columnBy Innocent Mafumhe
Zimbabwe financial institutions continue to tread cautiously on the money market as banks stay closer to their cash due to liquidity challenges facing the economy and the differences in interest rate views between investors and the authorities.
As a result, just like the previously issued Treasury Bills, the recent effort by the Infrastructure Development Bank of Zimbabwe (IDBZ) to raise US$30 million for Zimbabwe Electricity Transmission and Distribution Company (ZETDC) was met with limited success.
The three-year bond, with a 10 percent fixed rate, had a total subscription performance rate of 59,41 percent. Only 53 applicants worth US$17 824 were received for the bond. The bond issue was in line with the IDBZ's core statutory mandate of mobilising long-term capital from both domestic and external sectors to support infrastructure projects. The funds are earmarked for the purchase of electricity prepaid meters. It had a principal repayment period of three installments at the end of each year.
Historically, bonds have played a significant role in financing Zimbabwe's infrastructure projects. The construction of the Kariba Power Station in 1950's was financed through the issuance of bonds, the Kariba Bonds.
Lending is one of the core business of almost all banks thus where returns are attractive, hefty investments are injected. While a 10 percent coupon might look attractive especially when viewed in comparison with the bleak stock market performance and the prevailing inflation rate, there are better rates elsewhere especially the money market. The current negotiations between banks and the central bank on interest rates and bank charges at the behest of Tendai Biti, the Minister of Finance may see the money market slowly becoming unattractive. Government's attempt to raise money through the issuance of Treasury Bills suffered the same fate as the central bank has been pushing for lower rates by rejecting aggressive bids. While the tenor of the Treasury Bills (91 days) was eye-catching given nature of deposit, the success of the issue was fairly guaranteed.
However, after the rejection of most bids in first auction, we expect bidding to be fairly conservative in the proceeding tenders.
Since the introduction of the multiple currency system in 2009, the financial sector has faced liquidity challenges with transitory deposits making the bulk of bank deposits as the banking public wants to stay close to their money due to confidence factors. As a result, countable banking institutions are extending credit facilities going beyond one year. The majority of banks in the financial sector are advancing loan facilities that mature within a year.
This has been largely attributed to the short-dated nature of the liabilities that are financing the credit facilities. More than 90 percent of the total deposits in the banking sector are short-term in nature, a situation that makes it risky for banks to finance long-term assets using transitory liabilities.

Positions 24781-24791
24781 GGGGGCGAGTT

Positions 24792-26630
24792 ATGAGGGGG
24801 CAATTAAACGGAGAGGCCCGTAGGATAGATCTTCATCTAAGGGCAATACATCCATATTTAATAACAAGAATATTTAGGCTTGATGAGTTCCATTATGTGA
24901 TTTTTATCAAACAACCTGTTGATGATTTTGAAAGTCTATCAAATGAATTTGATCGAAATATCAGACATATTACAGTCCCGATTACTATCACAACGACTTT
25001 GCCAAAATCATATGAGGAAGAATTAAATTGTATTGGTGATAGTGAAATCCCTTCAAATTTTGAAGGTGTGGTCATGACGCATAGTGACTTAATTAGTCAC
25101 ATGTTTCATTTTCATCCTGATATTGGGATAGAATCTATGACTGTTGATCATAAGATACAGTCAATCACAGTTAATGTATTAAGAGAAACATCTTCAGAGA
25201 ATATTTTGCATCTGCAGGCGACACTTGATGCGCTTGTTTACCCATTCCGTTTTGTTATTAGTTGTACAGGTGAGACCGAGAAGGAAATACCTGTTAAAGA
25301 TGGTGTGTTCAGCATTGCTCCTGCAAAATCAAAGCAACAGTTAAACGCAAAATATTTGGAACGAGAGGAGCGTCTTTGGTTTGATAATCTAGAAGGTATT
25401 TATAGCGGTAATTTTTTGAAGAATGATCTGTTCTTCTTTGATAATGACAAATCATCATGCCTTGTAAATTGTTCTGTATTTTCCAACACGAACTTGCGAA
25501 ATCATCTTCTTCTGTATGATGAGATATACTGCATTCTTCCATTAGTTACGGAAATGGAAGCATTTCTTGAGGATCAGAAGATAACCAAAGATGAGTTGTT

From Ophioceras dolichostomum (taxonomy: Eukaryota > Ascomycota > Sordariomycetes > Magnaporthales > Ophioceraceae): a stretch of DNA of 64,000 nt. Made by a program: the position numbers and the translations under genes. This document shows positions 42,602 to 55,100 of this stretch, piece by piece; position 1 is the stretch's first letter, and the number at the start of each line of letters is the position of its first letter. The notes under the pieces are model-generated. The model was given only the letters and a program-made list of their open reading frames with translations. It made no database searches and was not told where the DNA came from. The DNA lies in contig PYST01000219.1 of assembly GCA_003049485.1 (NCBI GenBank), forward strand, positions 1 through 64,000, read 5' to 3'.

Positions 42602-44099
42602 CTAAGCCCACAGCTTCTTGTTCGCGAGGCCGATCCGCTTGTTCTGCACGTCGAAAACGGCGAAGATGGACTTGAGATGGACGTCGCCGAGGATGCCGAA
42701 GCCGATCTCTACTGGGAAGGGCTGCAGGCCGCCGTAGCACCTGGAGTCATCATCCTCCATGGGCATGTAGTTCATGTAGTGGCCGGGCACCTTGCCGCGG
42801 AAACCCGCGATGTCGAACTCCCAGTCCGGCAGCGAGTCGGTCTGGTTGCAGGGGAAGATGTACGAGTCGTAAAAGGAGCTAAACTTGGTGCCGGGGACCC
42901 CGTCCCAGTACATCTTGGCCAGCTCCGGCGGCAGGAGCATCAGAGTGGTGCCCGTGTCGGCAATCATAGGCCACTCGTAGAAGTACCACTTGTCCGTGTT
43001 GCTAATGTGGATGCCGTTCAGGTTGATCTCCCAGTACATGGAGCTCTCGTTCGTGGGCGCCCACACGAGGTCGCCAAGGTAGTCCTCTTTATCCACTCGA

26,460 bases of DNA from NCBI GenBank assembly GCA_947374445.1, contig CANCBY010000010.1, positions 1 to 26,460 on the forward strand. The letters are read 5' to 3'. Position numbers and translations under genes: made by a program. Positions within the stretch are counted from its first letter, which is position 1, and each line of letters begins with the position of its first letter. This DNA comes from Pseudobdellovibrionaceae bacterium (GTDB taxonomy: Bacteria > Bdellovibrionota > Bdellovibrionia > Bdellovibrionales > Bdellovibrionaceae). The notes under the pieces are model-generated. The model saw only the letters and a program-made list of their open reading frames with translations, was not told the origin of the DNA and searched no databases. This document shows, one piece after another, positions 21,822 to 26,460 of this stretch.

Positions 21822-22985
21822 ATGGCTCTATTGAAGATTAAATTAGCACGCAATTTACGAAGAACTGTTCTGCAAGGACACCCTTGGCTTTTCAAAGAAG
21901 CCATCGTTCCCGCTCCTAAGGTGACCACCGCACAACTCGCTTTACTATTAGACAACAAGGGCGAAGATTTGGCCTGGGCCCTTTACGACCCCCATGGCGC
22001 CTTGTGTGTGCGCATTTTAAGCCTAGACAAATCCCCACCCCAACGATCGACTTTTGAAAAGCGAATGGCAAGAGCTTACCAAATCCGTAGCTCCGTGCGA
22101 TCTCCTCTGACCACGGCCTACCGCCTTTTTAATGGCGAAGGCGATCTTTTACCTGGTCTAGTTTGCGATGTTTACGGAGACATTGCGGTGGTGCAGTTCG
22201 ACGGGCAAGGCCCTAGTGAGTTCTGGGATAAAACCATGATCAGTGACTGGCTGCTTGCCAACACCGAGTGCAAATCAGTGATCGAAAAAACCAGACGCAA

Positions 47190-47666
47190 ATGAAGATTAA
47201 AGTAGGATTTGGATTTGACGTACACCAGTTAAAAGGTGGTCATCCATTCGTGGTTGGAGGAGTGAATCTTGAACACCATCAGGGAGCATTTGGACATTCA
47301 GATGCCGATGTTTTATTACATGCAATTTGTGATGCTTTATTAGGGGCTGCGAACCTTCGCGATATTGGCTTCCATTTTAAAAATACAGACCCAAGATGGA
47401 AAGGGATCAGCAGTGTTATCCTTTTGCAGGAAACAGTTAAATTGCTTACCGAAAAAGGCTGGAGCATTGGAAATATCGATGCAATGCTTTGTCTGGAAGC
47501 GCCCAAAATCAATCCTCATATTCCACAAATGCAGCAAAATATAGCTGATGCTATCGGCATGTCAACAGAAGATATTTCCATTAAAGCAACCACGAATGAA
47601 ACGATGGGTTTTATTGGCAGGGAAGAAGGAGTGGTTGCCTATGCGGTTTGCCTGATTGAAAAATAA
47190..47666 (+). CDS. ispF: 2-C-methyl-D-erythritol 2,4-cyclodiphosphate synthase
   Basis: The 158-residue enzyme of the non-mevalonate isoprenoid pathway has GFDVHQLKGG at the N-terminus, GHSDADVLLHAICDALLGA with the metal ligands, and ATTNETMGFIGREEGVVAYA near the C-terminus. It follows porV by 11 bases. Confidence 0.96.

This explains why banks have been unable to extend meaningful credit beyond 90 days as they have to be matched with deposits. As a result, investors prefer short-term investments with high interest rates. The long-term paper will continue to receive lukewarm response from investors as long as the liquidity situation does not improve.
With the prevailing liquidity challenges in our economy it will be difficult for the bonds to be fully subscribed. For such financial instruments one would say we are semi-ready, given that only 10 percent of all bank deposits are long-term. A huge proportion of deposits are short-term in nature. However, the nearly 60 percent subscription rate on the IDBZ bond is a good sign that our capital market is slowly coming back!
Meanwhile, statistics from the Reserve Bank of Zimbabwe (RBZ) show that total bank deposits increased marginally by 0,26 percent in November 2012 to US$3,82 billion up from US$3,81 billion in October. On an annual basis, this represents growth rates of 23,8 percent for deposits and 31,8 percent for loans and advances compared to the annual inflation rate of 2,99 percent for the same period.
Lending to the private sector increased by 3,4 percent from US$3,37 billion in October to US$3,49 billion in November 2012.
According to the RBZ private sector loans and advances were mainly utilised for inventory build-up (37,6 percent) as well as recurrent expenditures (32,9 percent). Loans and advances utilised for fixed investment activity have remained low, accounting for four percent, while pre and post shipment financing accounted for 2,4 percent of total loans and advances.
Lending by banks has largely been short-term in nature and towards the financing of recurrent expenditures. This explains why banks have been trying to access lines of credit from regional financial institutions like PTA Bank and African Import and Export Bank as the funds are relatively long-term and cheaper.